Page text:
Filed under: Uncategorized | Tags: abnormalties, ben in the world, doris lessing, drug traffic, feminism, fifth child, homeless persons, no means yes, quotes, rape, young men
First, allow me to say: “Damn you WordPress!” As it just proceeded to lose all of my text (though somehow retain the categories and tags I had filled in). After the book sale yesterday, I stopped in at the library to pick up Doris Lessing’s The Golden Notebook. While I had to order this novel, I did stumble across Ben, in the World (2000) – the sequel to The Fifth Child – and gave in to see where Lessing’s curious story continued. I was greatly disappointed. Often my favorite part of reading fiction are the multitude of interpretations that are available. I love the discussion that results from this and the author’s embodiment of diverse ideas. Ben, In the World was very much a dead end.
Yesterday when I finished The Fifth Child my imagination was very much captured by the duplicity of Ben as either being a human anomaly of evolution or that Lessing was utilizing the fear and apprehension surrounding the Thalidomide scare in the UK during the 1950s and 60s (or something similar). Ben, In the World without a doubt confirms that he is an evolutionary “throwback” with no mention of his mother’s habitual use of tranquilizers during her pregnancy. Ben has been rejected by his family, taken in by an old lady who dies, rapes a prostitute with a “heart of gold” he befriends moments after the rape , he’s involved in drug trafficking with the prostitute’s pimp, taken to Brazil by an American to be in a movie, kidnapped for scientific experiments, escapes and commits suicide. Really, that is about it, and I will admit that I can only suspend my disbelief so much. I still have hope for Lessing’s other books, but what a contrast from my mindset of yesterday!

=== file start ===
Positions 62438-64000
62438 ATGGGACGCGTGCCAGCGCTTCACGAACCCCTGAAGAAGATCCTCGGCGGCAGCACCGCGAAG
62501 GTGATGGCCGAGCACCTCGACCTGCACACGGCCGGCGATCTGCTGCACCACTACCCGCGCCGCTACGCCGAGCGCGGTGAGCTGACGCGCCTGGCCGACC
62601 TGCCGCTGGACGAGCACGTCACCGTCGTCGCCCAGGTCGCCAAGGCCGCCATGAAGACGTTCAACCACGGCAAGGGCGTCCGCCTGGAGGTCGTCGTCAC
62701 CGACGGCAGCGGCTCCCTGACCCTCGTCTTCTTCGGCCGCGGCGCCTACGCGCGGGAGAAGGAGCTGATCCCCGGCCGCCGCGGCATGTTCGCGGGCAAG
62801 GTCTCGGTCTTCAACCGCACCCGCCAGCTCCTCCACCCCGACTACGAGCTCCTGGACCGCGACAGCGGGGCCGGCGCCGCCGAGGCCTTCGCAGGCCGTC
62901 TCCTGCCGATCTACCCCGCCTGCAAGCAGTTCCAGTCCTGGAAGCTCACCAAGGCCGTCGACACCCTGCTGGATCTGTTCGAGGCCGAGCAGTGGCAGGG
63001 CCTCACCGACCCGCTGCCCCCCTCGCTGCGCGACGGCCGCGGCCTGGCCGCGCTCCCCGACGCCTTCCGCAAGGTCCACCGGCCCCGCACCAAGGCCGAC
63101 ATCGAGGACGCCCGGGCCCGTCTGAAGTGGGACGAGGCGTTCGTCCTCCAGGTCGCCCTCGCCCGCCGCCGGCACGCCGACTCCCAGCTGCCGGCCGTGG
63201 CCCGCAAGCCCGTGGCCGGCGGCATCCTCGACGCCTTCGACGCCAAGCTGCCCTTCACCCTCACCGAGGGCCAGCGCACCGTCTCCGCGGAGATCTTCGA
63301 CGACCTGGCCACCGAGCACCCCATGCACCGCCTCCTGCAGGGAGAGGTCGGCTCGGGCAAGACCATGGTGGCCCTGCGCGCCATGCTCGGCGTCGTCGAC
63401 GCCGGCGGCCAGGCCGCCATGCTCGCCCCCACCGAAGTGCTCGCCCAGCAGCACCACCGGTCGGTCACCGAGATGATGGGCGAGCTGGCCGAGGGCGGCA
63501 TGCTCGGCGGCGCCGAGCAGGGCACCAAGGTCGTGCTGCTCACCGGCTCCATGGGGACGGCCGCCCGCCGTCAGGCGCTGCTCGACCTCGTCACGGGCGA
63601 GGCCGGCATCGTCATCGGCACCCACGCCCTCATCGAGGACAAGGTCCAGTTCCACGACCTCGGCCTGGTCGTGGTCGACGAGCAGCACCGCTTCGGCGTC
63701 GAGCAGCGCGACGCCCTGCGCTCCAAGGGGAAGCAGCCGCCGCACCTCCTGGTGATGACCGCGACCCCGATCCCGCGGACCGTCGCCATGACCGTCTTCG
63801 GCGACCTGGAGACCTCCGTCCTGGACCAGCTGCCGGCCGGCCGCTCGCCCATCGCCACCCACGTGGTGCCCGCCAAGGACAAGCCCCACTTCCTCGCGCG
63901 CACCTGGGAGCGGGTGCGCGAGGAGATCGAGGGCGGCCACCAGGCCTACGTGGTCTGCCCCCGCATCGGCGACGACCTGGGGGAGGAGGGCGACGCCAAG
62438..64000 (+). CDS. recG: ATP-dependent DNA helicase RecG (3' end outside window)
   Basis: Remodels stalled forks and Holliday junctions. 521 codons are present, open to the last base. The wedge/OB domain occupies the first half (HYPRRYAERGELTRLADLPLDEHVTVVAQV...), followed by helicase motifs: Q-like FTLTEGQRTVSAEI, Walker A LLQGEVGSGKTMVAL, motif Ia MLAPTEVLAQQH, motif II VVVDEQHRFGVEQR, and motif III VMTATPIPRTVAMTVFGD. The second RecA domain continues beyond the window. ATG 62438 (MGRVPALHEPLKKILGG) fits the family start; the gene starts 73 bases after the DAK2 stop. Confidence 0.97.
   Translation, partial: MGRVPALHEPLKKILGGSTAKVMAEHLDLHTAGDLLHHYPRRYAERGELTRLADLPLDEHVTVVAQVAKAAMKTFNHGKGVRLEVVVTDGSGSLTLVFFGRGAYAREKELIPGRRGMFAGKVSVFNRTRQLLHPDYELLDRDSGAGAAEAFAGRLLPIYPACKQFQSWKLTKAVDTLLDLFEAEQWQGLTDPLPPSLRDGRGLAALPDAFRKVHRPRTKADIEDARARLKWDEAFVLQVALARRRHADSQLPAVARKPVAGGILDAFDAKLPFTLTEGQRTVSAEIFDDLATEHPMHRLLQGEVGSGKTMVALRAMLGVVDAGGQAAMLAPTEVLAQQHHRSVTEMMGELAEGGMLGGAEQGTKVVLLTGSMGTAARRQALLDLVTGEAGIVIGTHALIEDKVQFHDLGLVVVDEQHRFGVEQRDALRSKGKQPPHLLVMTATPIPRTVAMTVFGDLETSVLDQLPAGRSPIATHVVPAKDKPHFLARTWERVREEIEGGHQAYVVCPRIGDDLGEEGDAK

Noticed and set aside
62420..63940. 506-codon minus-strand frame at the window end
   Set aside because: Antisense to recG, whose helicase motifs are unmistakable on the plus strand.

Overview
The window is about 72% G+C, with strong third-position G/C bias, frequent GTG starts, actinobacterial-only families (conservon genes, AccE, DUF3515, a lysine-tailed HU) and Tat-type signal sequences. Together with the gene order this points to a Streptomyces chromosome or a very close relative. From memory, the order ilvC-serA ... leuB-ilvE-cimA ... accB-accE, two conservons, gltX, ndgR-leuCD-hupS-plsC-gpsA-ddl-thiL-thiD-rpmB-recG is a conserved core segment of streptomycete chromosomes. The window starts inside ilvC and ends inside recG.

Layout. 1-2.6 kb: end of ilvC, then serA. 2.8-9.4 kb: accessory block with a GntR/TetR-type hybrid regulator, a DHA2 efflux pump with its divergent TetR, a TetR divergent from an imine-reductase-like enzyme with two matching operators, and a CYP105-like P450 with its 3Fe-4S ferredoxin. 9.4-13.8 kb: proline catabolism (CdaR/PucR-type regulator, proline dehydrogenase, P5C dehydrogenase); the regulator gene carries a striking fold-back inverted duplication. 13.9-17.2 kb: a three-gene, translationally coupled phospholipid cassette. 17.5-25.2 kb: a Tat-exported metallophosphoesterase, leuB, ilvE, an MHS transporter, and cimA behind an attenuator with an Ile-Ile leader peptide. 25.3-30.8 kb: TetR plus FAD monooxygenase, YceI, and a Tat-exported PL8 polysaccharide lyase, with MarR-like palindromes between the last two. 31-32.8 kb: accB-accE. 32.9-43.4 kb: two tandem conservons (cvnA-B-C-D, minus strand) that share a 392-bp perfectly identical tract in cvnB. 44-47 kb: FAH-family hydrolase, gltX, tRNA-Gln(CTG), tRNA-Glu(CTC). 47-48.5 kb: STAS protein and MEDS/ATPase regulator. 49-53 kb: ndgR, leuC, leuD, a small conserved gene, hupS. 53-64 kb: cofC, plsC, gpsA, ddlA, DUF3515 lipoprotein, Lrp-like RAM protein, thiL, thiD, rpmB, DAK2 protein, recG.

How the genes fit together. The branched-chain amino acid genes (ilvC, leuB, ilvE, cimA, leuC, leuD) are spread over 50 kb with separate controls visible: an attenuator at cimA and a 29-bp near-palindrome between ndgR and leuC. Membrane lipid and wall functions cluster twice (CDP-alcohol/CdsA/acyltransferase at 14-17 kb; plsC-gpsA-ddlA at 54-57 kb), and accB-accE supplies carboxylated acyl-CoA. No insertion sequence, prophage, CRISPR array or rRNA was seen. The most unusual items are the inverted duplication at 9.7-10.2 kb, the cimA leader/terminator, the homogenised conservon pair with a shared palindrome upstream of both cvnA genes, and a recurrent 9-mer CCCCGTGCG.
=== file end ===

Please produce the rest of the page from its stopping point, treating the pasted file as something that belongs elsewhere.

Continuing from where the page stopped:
The one interesting point in the book, which is summarized quite well at the end is societies longing or even craving for normalcy. Teresa – a Brazilian beauty, ex-prostitute, current television hand – ends the book saying: “‘And I know that we are pleased that he is dead and that we don’t have to think about him'” (178). This applies very much to Ben as well as the “corrupted” culture the reader is given a tour of through Ben’s exploits.
On a different note, I have been doing a lot of tweaking around Adventures in Reading, which includes: tags, new links, recommendations, a visual book stack, and so forth. I am also considering a new picture or design to replace the black and white books at the beginning of the blog and any suggestions would be more than welcome.
 I had never realized before how much some authors gloss over rape and/or partake in the “no means yes” mindset. Literature can indeed by rather misogynistic.